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Thread: Quilt top storage question.

  1. #1
    Senior Member blzzrdqueen's Avatar
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    With the 4 cats always laying all over everything, I want to store the quilt top until I get the border done and ready to attach. Then I want to store it again until I'm ready to get quilt it. It does have starch in it right now. Should I wash it, then store it? And how do I store it?

  2. #2
    Super Member Prism99's Avatar
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    I think it is always risky to wash a quilt top, so I would avoid doing that if at all possible. Unless you live in a tropical climate or intend to store the quilt top for years at a time, it should be fine to leave the starch in the top.

    There are so many different ways you could store the top, it would be hard to describe them all. If it's a large top and you want to avoid a lot of ironing later to get creases out, you can wrap it around a length of PVC tubing (big tube rather than smaller tube, for less distortion. Otherwise it would be fine to fold the top.

    Storing inside a rigid plastic container is fine, although small quilters worry about long-time storage this way because of gases emitted from the plastic. For anything a year or less, I think it's fine. (Some of my fabrics have been in rigid plastic storage bins with covers for years and show no signs of deterioration.)

    If you wrap around a tube of PVC, I would enclose the quilt in white cotton fabric to keep dust off and let the fabric "breathe". That is probably the ideal, although it won't protect the top from water damage (if you have a flood, for instance).

  3. #3
    Power Poster BellaBoo's Avatar
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    I buy the rectangle Mainstays cake carriers at WalMart. It will hold a quilt top and I use them to keep quilting projects together. They stack and are perfect for storage and easy to tote anywhere. I would never wash a quilt top, that could become a big problem. I would wash the quilt after it's finished.

  4. #4
    shaverg's Avatar
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    I also save all my old pillow cases and store finished and unfinished quilts in them first, before putting them in anything else.

  5. #5
    Super Member carrieg's Avatar
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    Depending on how large the top is, you could hang it on a pants hanger in a closet. I hang my finished blocks on skirt hangers.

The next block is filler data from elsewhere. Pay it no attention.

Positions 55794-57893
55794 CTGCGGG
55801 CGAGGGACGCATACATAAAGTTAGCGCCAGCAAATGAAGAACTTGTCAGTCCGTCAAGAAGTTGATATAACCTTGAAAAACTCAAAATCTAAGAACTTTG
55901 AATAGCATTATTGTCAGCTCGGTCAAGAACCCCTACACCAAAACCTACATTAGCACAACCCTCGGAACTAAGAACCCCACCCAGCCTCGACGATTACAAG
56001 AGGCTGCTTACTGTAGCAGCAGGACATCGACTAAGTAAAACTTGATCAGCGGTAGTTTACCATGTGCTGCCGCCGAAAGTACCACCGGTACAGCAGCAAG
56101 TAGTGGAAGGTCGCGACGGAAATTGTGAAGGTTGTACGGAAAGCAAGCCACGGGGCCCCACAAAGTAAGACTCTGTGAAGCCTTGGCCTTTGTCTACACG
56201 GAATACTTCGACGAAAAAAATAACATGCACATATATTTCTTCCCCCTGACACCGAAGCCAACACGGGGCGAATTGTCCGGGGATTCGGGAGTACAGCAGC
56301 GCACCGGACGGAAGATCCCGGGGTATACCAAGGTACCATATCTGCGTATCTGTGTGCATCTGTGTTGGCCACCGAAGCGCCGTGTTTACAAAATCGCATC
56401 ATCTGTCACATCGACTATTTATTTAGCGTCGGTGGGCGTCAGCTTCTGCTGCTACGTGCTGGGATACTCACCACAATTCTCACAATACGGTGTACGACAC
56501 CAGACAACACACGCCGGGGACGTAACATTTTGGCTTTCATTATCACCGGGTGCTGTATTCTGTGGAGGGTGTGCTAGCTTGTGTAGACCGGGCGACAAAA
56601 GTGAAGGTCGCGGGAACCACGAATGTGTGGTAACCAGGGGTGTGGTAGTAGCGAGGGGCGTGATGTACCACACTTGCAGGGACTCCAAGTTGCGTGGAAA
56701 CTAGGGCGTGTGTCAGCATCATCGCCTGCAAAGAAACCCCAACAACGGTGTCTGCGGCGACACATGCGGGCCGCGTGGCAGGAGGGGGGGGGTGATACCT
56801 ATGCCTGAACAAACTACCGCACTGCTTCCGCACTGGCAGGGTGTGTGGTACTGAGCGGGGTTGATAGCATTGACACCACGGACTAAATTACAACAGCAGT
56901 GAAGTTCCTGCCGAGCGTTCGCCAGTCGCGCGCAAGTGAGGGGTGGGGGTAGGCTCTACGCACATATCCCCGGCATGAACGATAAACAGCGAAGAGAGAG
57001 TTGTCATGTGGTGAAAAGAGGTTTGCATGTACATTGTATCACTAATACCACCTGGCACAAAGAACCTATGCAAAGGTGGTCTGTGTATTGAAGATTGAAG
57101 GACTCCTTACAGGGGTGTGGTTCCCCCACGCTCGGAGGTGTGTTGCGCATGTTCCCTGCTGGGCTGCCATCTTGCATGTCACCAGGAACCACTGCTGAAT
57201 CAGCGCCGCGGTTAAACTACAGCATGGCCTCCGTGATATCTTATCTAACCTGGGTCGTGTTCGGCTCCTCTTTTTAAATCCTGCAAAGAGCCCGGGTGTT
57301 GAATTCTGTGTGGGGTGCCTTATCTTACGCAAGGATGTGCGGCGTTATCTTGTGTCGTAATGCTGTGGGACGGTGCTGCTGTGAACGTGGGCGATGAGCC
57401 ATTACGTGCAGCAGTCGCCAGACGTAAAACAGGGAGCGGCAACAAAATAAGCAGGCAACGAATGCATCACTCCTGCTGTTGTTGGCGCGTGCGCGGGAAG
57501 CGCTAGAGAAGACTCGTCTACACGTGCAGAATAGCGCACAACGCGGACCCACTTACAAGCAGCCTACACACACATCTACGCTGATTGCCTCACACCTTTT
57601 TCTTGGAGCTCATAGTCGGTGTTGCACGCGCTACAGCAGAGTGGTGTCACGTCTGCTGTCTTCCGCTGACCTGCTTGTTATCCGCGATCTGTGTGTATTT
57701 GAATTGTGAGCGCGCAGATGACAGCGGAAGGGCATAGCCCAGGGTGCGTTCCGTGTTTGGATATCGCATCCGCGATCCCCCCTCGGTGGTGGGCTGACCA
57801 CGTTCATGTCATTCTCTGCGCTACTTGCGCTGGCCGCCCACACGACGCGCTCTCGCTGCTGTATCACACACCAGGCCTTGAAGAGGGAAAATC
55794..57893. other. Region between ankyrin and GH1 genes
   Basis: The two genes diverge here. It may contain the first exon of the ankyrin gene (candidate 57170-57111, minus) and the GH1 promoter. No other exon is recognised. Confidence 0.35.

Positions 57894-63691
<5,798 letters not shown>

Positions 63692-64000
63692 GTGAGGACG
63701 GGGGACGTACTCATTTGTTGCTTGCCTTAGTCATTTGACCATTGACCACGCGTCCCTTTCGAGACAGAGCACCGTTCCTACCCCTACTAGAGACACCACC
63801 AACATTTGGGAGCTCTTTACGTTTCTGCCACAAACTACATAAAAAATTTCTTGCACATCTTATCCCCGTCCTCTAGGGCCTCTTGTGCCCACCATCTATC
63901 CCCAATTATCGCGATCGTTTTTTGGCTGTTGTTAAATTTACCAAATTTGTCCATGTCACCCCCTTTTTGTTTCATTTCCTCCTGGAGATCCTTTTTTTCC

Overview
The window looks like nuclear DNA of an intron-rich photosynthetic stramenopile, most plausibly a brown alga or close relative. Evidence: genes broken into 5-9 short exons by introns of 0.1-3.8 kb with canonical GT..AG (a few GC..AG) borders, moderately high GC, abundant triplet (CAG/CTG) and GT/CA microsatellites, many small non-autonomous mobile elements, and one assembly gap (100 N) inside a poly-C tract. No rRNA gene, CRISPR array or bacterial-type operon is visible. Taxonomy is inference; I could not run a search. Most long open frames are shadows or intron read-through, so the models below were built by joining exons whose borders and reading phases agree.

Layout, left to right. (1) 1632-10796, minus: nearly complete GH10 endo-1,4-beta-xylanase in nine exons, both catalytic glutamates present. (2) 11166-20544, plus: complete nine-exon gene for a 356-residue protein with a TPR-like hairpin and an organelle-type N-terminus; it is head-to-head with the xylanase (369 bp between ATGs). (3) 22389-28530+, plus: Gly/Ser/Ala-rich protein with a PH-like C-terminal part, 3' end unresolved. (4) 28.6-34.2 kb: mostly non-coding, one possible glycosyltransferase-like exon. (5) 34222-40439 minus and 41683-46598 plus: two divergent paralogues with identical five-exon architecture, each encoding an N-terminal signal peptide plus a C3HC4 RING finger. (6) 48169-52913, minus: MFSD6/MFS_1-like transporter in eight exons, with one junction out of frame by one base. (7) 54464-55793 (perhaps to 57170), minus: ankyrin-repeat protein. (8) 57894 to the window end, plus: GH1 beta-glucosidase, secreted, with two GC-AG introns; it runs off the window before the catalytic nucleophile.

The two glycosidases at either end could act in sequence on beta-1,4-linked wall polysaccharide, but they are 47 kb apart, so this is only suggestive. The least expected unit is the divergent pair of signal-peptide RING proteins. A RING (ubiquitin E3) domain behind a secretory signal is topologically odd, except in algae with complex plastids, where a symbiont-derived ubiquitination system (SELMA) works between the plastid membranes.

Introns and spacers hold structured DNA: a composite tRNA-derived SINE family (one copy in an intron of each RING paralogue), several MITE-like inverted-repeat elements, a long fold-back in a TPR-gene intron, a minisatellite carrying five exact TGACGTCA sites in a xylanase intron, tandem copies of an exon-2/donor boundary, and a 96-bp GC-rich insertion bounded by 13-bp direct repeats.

6. #6
    Roben's Avatar
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    Washing them before they are quilted leads to a big, tangly, snarled mess - ask me how I know :lol: I had some stored upstairs in a dresser, and the chimney right beside it developed a leak. I really had no choice, they had to get washed - but now they're folded in the lateral files by my sewing machine.

  7. #7
    omak's Avatar
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    I just want to share a fabric storage story ...
    My mom sent me a box she had found in my closet from the home place.As soon as I opened it, I remember starting a bathrobe for my husband with that yellow terry cloth in 1983 (she sent it a couple of years ago). I know the fabric came from Fabricland in Astoria, Oregon... for those who don't know... damp weather, by the ocean and a big river so humidity is always a problem. The box was in my closet, but the room wasn't always heated. The box was cardboard. In the box was the terry cloth, little panels of clown dolls, and I don't know what else.
    The point is: This was not top of the line fabric, stored in less than ideal circumstances in a cardboard box, which arrived again in my hands almost twenty five years later (I kid you not! 25 years!) Everything is fine ... This isn't the ideal storage by any means, but if it worked for 25 years, it shouldn't hurt your quilt top for a few months (or more :wink: ) The one thing I might do differently, were I you, would be to line the box with tissue paper, just in case the box has dust or whatever, and a sheet of fabric softener either in the top or bottom with the tissue on top of that to repel little beasties.
    Ideally, I would go with a discarded tube from my local rug store, roll the quilt top on that and cover with a sheet. But, again.. there is that cardboard thing. I just have this hunch that as we have become "environmentally" more sophisticated, surely the products we deal with are better than what things were stored in, say, a hundred years ago?

  8. #8
    Moderator littlehud's Avatar
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    I have heard of people storing them between the mattress and box springs. I have never tried it but it sounds interesting.

  9. #9
    Power Poster MadQuilter's Avatar
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    I washed one quilt top because it was really skanky. (It is a 1930/40s? top my MIL's grandmother made and it was stored unprotected in an old trunk.) It will take some serious ironing and squaring before I can actually complete the project. Unless you plan to wait decades to finish the project, don't worry about storing it. I sometimes just fold my tops loosely and keep it with the intended backing. I have a bunch of project tucked away on a shelf.

  10. #10
    Super Member butterflywing's Avatar
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    i like to store mine folded and draped over hangers with round rods, preferably plastic. then i keep them in my closet til i quilt them. they don't get musty or smell like plastic boxes and they aren't full of creases. if i had the space, i would roll them around a cardboard tube from batting and eliminate all creases, but i don't know where i could keep it.

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